conk

1 [kongk, kawngk] Slang.
noun
1.
the head.
2.
a blow on the head.
3.
British. the nose.
verb (used with object)
4.
to hit or strike on the head.

Origin:
1805–15; of obscure origin

Dictionary.com Unabridged

conk

2 [kongk, kawngk]
verb (used without object) Slang.
1.
to break or fail, as a machine or engine (often followed by out ): The engine conked out halfway there.
2.
to slow down or stop; lose energy (often followed by out ).
3.
to go to sleep (usually followed by off or out ).
4.
to lose consciousness; faint (usually followed by out ).
5.
to die (usually followed by out ).

Origin:
1915–20; perhaps of imitative orig.

conk

4 [kongk, kawngk] Slang.
noun
1.
a method of chemically straightening the hair.
2.
a hairstyle in which the hair has been chemically straightened and sometimes set into waves.
verb (used with object)
3.
to straighten (kinky hair) by the use of chemicals: to have one's hair conked.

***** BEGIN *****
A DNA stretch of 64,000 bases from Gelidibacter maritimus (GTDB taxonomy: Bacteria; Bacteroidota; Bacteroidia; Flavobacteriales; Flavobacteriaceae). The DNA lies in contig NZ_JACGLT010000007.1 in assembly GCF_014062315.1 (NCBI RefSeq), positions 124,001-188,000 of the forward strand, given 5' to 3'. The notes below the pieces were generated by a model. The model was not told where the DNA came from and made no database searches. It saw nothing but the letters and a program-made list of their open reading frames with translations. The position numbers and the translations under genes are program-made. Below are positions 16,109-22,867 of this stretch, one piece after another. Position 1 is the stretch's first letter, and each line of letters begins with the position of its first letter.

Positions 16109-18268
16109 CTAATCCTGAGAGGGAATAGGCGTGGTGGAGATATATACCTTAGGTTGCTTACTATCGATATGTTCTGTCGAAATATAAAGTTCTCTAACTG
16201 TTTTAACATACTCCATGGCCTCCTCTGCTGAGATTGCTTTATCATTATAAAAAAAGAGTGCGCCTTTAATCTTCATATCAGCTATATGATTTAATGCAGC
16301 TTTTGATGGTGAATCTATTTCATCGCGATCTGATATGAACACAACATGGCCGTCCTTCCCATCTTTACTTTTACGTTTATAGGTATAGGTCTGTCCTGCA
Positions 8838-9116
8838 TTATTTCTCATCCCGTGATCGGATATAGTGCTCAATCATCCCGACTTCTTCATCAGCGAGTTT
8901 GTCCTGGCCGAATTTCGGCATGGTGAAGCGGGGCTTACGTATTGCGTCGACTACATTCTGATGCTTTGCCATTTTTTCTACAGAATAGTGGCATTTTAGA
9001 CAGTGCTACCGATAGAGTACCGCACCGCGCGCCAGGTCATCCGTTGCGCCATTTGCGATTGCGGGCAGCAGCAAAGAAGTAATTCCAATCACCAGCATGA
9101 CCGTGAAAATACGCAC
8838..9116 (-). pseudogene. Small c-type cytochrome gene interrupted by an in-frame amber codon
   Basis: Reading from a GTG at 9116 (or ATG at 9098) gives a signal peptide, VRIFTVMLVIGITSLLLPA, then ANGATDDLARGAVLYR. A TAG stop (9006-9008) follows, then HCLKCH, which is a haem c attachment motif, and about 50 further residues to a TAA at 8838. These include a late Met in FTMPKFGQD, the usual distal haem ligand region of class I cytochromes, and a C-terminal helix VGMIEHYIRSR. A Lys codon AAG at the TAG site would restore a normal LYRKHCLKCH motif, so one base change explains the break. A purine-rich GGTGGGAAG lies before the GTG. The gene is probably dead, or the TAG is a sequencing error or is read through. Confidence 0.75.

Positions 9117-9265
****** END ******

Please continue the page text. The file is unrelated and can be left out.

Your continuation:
Also, process.


Origin:
probably shortening and alteration of congolene, alleged to be the name of a hair straightener made from Congo copal

Dictionary.com Unabridged
Based on the Random House Dictionary, © Random House, Inc. 2014.
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World English Dictionary
conk (kɒŋk)
 
vb
1.  to strike (someone) a blow, esp on the head or nose
 
n
2.  a punch or blow, esp on the head or nose
3.  the head or (esp Brit and NZ) the nose
 
[C19: probably changed from conch]

Collins English Dictionary - Complete & Unabridged 10th Edition
2009 © William Collins Sons & Co. Ltd. 1979, 1986 © HarperCollins
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Etymonline
Word Origin & History

conk
as in conk out, 1918, coined by World War I airmen, perhaps in imitation of the sound of a stalling motor, reinforced by conk (v.) "hit on the head," originally "punch in the nose" (1821), from conk (n.), slang for "nose" (1812), perhaps from fancied resemblance to a conch (pronounced "conk") shell.
Online Etymology Dictionary, © 2010 Douglas Harper
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Example sentences
Pickett was eventually conked by a bottle thrown from the stands, but all escaped.
Mine conked out fairly close to schedule, many of them following the pattern of depressive seizures.
As if to help clear his mind of wrongheaded thinking, the club's general manager was conked on the head with a bottle.
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